St Patrick was a Cumbrian (Background: Waterhead)

The stone work at the West Gate of Birdoswald fort


St Patrick was a Cumbrian. But where exactly was he living when he was captured by those Irish slave-raiders? Ravenglass or Birdoswald?

Everyone knows the story of how St Patrick was captured and taken as a slave to Ireland, from where he later escaped, returned home, became a missionary, and converted Ireland to Christianity.  But where exactly was he captured from?  And when did all this take place?

What little we know about Patrick’s home life comes from his autobiographical Confessio, in Latin, which opens with: 

Ego Patricius peccator rusticissimus et minimus omnium fidelium et contemptibilissimus apud plurimos patrem habui Calpornium diaconum filium quendam Potiti presbyteri, qui fuit uico bannauem taburniae; uillulam enim prope habuit, ubi ego capturam dedi. Annorum eram tunc fere sedecim. Deum enim uerum ignorabam et Hiberione in captiuitate adductus sum

My name is Patrick. I am a sinner, a simple country person, and the least of all believers. I am looked down upon by many. My father was Calpornius. He was a deacon; his father was Potitus, a priest, who lived at Bannavem Taburniae. His home was near there, and that is where I was taken prisoner. I was about sixteen at the time. At that time, I did not know the true God. I was taken into captivity in Ireland.

So what does this tell us? First, although he describes himself as a humble countryman, in fact his father was a ‘deacon’ – but in another source, the 'Letter against Coroticus', he calls his father Calpurnius a ‘decurion’. Both terms imply his father’s membership of the local government of the place of his birth.  The date of the Confessio is late fifth century, so the probability is that Patrick was born around the time of the end of Roman rule in Britian, but when the institutions of Roman municipal organisation were still more or less in working order.  His grandfather, Potitus, was a priest (priests were not celibate in those days) – clearly a Christian priest, or Patrick probably would not have mentioned it – and serving the local community at a place called Bannavem Taburniae or Bannavem Taberniae.  It seems that place-name has got garbled since it was first written down by Patrick – it may better be read as Banna Venta Berniae – where banna means peak or horn in the British language, and venta means market-place in that language, while the third element, Berniae, may have been inserted later to distinguish it from the Roman town in Northamptonshire called Bannaventa (now Whilton Lodge)– which is  clearly far too far inland for Irish raiders, so can be dismissed at Patrick’s home.  But can we guess where his home was?

We can probably rule out anywhere north of the Wall, as being unlikely to have surviving Roman municipal administration by the early fifth century.  So we are left with two ‘best guesses’.  First, is the Roman fort at Ravenglass which was called Glannoventa – recorded as Clanoventa in the 2nd-century Antonine Itinerary, and Glannibanta in the 4th-century Notitia Dignitatum.  The name means ‘shore market’, suggesting that this was an important site before the arrival of the Romans.  There was later a civilian vicus outside the fort, but whether it would have had decurions and the like is not known.  It is not clear when the fort was abandoned, but it may have been in the late 4th century.  However, if the civilian settlement – and ‘shore market’ - outside the abandoned fort continued in use, it may have been an attractive, easily accessible, prospect for Irish raiders in the early-fifth century.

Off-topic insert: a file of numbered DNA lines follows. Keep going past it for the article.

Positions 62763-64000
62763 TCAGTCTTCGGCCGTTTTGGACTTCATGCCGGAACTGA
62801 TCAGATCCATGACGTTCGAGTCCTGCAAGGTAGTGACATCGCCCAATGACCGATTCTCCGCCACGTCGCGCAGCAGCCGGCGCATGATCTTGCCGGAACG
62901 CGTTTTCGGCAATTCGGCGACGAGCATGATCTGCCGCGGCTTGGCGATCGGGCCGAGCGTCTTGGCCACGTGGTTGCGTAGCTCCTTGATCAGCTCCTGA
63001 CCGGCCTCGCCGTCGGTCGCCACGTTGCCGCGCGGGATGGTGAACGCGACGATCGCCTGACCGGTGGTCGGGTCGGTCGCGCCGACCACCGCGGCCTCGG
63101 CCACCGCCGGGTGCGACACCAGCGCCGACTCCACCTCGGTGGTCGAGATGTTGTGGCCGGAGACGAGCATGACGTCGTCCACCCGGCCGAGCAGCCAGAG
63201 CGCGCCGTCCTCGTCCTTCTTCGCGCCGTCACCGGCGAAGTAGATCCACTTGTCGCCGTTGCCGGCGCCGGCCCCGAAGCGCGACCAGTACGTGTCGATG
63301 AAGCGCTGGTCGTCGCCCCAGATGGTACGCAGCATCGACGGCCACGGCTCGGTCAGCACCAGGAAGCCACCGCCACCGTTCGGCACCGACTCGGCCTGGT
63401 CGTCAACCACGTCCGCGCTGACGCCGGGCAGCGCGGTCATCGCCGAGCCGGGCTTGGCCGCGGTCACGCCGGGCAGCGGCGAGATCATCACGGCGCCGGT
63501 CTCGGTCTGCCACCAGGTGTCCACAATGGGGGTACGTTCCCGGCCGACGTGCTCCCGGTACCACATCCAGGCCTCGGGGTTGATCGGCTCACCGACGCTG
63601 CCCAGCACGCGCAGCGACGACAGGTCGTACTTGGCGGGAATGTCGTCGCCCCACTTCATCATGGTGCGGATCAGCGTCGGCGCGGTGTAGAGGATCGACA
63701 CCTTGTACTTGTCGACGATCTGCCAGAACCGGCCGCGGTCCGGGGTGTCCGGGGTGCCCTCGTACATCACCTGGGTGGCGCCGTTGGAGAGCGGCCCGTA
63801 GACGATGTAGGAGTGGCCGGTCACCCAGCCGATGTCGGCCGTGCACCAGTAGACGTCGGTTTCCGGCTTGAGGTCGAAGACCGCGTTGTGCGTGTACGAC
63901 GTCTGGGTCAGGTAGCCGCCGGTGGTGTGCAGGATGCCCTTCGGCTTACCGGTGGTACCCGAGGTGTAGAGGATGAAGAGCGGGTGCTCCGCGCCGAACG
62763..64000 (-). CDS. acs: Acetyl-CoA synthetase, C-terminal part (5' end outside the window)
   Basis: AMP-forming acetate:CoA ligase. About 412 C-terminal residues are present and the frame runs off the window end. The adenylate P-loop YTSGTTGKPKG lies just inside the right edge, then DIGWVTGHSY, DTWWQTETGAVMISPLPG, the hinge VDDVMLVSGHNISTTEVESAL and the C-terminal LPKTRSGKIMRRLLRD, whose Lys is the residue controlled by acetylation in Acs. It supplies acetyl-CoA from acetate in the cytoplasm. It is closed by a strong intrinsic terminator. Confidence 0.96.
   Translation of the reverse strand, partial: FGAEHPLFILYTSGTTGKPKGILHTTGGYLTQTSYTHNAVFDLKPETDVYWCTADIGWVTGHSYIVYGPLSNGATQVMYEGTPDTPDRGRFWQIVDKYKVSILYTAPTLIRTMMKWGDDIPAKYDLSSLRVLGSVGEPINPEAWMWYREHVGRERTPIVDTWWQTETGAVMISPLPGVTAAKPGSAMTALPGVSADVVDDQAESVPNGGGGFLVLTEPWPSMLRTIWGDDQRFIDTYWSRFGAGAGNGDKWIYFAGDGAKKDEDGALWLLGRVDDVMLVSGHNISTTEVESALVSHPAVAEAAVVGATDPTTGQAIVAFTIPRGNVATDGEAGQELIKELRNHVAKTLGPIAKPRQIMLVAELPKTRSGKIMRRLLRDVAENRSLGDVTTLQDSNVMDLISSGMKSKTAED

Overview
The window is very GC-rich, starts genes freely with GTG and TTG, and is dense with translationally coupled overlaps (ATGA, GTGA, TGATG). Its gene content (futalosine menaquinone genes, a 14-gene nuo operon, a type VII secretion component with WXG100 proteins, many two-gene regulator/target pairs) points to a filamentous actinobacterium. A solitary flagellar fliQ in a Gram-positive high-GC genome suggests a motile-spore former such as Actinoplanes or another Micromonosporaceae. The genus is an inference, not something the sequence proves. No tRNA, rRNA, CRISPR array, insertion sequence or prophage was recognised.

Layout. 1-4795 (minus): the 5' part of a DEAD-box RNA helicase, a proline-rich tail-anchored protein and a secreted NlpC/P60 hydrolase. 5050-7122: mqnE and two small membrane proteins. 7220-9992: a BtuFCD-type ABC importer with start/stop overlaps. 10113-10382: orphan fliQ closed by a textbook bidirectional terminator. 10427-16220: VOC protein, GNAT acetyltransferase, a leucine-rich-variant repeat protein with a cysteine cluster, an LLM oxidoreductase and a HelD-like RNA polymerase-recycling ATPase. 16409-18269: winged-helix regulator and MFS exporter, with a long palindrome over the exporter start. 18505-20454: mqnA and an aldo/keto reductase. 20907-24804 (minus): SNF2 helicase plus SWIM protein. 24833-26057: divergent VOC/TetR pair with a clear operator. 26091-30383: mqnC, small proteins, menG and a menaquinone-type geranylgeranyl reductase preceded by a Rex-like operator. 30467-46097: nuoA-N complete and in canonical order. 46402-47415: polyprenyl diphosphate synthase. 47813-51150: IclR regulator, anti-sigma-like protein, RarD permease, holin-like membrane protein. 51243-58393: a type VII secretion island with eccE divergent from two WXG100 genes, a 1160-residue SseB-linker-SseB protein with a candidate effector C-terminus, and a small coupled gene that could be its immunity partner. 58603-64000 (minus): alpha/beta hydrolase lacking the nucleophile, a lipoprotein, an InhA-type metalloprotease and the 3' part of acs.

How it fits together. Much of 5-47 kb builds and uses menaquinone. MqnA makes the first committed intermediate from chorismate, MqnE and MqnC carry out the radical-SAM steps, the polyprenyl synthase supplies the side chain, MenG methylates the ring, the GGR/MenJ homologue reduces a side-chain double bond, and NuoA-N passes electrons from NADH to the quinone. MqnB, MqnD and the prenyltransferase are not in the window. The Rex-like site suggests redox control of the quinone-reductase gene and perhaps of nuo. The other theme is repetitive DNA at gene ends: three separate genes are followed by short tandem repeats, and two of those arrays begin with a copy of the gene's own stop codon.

The other possibility is Birdoswald. whose Roman name was Banna.  It was occupied until the very end of the presence of Romans in Britain, and seems to have continued in occupation for the next century, possibly serving as a power-base for a local warlord.  To that extent, it seems exactly the sort of place that Patrick, his father and grandfather may have come from.  Rivet & Smith thought the ‘Berniae’ element referred to the Carlisle district (p.512).  But is it too far inland for an Irish raiding party?  

We will never know for sure, but in the absence of other evidence, forced to choose between Birdoswald and Ravenglass, I will settle for the former as Patrick’s birth-place.

There are a number of other sites associated with St Patrick in Cumbria – notably Patterdale, with a 14th dedication to the saint, and a medieval well:  St Patrick's Bampton, near Shap; and St Patrick's, Preston Patrick, south of Kendal.  Just outside the county, there is also the ruined 8th century chapel by St Peter's Church, Heysham.  None of these are likely to have direct connections with Patrick himself.

Text by Bill Shannon

 Photo of the stone work at the West Gate of Birdoswald fort, by Bill Shannon

For the full text of the Confessio, see

For place-name evidence, see A L F Rivet & Colin Smith, The Place-Names of Roman Britain, (London, 1979)

For further argument in favour of Birdoswald see Charles Thomas, Christianity in Roman Britain to AD 500. London: Batsford (1981).


To find out more about the history of the Township of Waterhead, click here

To find out more about the history of the Township of Muncaster, click here